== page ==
Even Playing Field
One thing you won’t see on your player customization screen in NHL 16 is the attributes field. That’s due to the EASHL’s creation of player classes. EA has claimed that the addition of these 12 classes will put more of an emphasis on player skill and your abilities to play together as a team, creating a better competitive experience on the ice. In my limited playing time, I’ve only seen three or four of the classes be utilized, but I can already say that the player class system is a vast improvement to the game. If you’re a college student, like myself, you don’t necessarily have as much time to play EASHL and rank up your skater or goaltender, which put you at a severe disadvantage when you go online and play. Now with the class system, there is no need to worry about that anymore. On top of that, a sniper or playmaker does not have the same checking ability as a grinder or enforcer, making it much more realistic than in NHL 15 when a 5’9 winger was able to drop a 240 pound defenseman if he simply came at him with a great deal of speed.
Every team, no matter how much or how little you play, has the same 12 classes with the same statistics for each class. The emphasis is now placed on your abilities in-game and how well you work with your teammates as opposed to how many hours you log. Granted, playing more will make you and your friends better, but you won’t find yourself over matched due to experience points or having a less skilled skater than opposing players. In the four games I played on the first day of the beta, I went 2-1-1, with my only loss being 1-0 and my best win being 5-1. If you are a more skilled game player than your opponent you will most likely come up with the victory, which has not been the case over the past few years, and I think the casual gamer will appreciate that.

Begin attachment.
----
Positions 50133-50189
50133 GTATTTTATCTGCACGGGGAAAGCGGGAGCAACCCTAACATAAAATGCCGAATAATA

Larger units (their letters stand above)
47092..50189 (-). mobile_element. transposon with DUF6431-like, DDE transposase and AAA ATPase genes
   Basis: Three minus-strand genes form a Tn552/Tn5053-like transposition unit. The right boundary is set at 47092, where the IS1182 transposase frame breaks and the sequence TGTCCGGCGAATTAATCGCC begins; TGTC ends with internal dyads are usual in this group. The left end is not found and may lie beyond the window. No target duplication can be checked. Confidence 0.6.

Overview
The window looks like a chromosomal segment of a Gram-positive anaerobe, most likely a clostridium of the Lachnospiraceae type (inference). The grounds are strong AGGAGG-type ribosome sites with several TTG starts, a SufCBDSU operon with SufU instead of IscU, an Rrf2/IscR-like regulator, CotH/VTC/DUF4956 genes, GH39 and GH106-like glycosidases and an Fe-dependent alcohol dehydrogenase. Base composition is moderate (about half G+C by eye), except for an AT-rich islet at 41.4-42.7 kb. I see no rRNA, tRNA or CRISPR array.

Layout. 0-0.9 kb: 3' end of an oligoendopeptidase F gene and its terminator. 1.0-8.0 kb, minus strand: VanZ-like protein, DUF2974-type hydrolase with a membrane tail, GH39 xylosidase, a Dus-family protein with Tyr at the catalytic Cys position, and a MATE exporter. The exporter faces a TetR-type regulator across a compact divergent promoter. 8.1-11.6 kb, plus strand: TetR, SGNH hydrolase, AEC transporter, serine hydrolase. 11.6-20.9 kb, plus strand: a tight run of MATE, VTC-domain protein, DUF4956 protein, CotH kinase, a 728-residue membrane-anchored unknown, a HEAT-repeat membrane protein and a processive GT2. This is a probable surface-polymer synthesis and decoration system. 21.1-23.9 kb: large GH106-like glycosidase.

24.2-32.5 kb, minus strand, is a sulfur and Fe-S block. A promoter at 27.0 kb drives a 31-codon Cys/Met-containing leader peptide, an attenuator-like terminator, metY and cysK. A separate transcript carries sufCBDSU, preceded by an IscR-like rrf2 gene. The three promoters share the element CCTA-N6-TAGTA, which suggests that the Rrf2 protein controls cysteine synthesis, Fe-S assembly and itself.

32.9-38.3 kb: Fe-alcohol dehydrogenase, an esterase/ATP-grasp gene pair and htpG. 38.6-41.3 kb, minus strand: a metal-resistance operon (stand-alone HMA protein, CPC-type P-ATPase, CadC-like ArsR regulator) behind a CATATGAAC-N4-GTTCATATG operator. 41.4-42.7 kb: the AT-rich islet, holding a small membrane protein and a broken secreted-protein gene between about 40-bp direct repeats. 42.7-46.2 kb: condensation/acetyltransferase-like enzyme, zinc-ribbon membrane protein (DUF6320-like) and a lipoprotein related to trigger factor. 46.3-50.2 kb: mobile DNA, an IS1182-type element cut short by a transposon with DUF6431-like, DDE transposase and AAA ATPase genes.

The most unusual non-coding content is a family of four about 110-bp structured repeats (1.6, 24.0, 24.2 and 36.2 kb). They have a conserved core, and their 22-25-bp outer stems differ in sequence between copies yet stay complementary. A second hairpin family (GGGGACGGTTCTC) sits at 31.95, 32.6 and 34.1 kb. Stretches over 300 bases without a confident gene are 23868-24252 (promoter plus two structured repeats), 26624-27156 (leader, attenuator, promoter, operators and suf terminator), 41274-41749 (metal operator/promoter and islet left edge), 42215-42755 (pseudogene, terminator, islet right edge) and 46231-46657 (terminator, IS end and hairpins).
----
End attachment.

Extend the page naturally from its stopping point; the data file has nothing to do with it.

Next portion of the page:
I think it was fair to say that the non-player controlled skaters in EASHL could used some work. Well early on it appears that the makers at EA have done a great job with that, improve the overall skill of the computer players. I first noticed a change when my team went onto their first penalty kill. One of my computer defenseman picked up the puck in the defensive zone and cleared it down the ice without hesitation. My computer generated winger then proceeded down the ice on the forecheck to pin the opposing team in their own defensive zone. Both of these things rarely happened with the AI computers, if at all, in previous games.
Along with more realistic game play and evening the playing field among players, it appears that EA also put a heavy emphasis on making the computer-controlled players on each team more competent. The computers appear to fill in the lanes on the rush better and are much smarter on the rush on whether or not to shoot the puck or pass it off (without having to call for it). Players classes and more intelligent computerized players in this beta alone have greatly improve the EASHL experience.